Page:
How Meditation Can Change Your Life When Anxiety Makes You Feel STUCK

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With some awesome side-effects, too!

Do you often times find yourself worrying excessively about your job security, financial future, or family relationships?

Are you regularly questioning your body image, aging appearance, or sex appeal?

Have you ever been overly anxious about unexpected health issues, getting older, or overall unhappiness?

If so, you are not alone.

Anxiety disorders are the most common mental illness in America, affecting 40 million adults in the United States alone. And while it is impossible to get rid of anxiety entirely, you can learn how to deal with stress and your anxieties in healthy ways.

After all, it is understandable to be anxious about things that matter to you and are vital to the stability of your family, it is important to not let normal anxiety paralyze you.

You can put an end to self-sabotage by learning about the power of meditation for anxiety relief.

Millions of people are realizing the life-changing benefits of a meditation practice. They are living with greater consciousness, are more anchored in the present moment, and appreciating day-to-day life more fully.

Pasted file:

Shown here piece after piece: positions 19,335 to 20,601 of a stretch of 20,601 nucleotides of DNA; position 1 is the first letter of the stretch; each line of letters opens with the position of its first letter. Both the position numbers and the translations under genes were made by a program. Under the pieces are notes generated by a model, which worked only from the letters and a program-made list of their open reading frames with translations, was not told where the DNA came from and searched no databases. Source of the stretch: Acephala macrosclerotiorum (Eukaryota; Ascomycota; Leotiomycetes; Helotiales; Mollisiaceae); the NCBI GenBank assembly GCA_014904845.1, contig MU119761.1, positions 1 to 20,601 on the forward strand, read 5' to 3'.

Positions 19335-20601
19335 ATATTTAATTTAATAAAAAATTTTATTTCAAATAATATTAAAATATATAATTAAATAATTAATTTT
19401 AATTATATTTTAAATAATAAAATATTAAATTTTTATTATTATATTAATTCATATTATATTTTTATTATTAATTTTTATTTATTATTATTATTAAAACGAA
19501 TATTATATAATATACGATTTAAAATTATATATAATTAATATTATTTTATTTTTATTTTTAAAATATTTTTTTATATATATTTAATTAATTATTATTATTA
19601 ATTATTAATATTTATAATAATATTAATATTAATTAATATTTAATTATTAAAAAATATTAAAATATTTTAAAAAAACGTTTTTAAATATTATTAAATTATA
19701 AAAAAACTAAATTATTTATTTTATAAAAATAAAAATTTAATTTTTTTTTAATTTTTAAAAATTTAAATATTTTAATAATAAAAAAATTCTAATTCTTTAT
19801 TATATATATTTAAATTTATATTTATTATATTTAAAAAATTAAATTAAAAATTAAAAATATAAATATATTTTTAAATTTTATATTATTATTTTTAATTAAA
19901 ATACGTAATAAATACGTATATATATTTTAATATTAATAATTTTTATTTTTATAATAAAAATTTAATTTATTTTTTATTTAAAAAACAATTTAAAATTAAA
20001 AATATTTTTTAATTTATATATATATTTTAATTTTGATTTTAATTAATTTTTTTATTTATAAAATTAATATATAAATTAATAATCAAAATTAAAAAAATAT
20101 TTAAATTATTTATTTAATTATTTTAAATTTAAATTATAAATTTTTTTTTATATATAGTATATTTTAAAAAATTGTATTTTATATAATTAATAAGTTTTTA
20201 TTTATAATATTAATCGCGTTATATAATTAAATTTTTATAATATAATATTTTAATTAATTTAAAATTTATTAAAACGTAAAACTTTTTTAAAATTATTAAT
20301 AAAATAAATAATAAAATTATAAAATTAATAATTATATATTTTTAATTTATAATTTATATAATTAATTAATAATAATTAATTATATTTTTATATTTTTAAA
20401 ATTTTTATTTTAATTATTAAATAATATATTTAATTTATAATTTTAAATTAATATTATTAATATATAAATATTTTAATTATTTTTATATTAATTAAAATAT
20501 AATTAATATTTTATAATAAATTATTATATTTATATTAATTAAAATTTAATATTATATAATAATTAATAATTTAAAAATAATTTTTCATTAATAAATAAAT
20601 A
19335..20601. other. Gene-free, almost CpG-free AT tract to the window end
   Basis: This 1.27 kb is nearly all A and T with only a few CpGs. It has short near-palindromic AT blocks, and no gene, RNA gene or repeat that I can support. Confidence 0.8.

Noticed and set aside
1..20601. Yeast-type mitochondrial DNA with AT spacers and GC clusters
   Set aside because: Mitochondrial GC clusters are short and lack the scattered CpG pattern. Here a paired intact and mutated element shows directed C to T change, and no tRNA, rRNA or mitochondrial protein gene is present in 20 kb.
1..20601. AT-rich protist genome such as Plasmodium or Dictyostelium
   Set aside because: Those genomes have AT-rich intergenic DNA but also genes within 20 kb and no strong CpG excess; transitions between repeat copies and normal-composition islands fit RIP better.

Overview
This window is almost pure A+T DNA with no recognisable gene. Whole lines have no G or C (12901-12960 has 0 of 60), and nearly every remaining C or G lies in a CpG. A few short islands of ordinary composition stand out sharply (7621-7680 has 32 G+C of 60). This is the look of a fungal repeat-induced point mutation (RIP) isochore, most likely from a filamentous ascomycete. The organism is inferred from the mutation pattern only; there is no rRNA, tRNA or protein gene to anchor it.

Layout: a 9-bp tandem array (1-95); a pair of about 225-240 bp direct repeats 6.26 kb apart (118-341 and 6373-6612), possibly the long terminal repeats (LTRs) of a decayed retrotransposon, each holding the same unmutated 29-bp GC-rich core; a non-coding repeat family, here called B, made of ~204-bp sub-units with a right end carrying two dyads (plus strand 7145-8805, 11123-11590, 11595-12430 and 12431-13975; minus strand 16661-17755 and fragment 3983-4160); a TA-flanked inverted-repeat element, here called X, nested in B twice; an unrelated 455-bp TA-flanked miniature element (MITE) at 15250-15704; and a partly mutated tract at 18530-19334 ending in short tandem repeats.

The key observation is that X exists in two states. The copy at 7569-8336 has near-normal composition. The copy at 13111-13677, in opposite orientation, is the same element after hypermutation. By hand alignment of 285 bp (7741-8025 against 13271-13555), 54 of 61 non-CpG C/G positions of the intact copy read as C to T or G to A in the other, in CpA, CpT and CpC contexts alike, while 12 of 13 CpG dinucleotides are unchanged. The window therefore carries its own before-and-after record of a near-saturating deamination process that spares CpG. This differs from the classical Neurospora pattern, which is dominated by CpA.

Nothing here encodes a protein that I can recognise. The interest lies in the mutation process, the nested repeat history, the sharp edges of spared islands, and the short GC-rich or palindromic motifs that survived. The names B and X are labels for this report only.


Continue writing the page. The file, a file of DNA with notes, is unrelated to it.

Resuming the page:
Where did all this anxiety come from?

You’ve been there, I’ve been there, in fact, we’ve all been there. In that place where you have let your mind wander to such an extent, that it is dizzily spiraling out of control.

You’ve become so wrapped up, and so anxious about things that haven’t even happened, that your heart is racing and you’re searching for answers.

No matter what the underlying cause, your anxiety is most often fed and sustained by you; buying into your thoughts and feelings, rather than your reality.

Fixating on your past, being fearful of your future, and not being connected to the present will take its toll on the quality of your mental and physical health.

If you are born worrier and suffer from chronic anxiety that you can’t seem to turn off, you know that it is much more debilitating than meets the eye.

Even the smallest situation can trigger a bout of anxiety and can severely affect day-to-day activities.

The question becomes what can be done to alleviate the problem.

How meditation helps relieve anxiety

Meditation has long been heralded as a way to attain inner peace. Comparable to the way fitness is an approach to training the body, meditation is an approach to training the mind.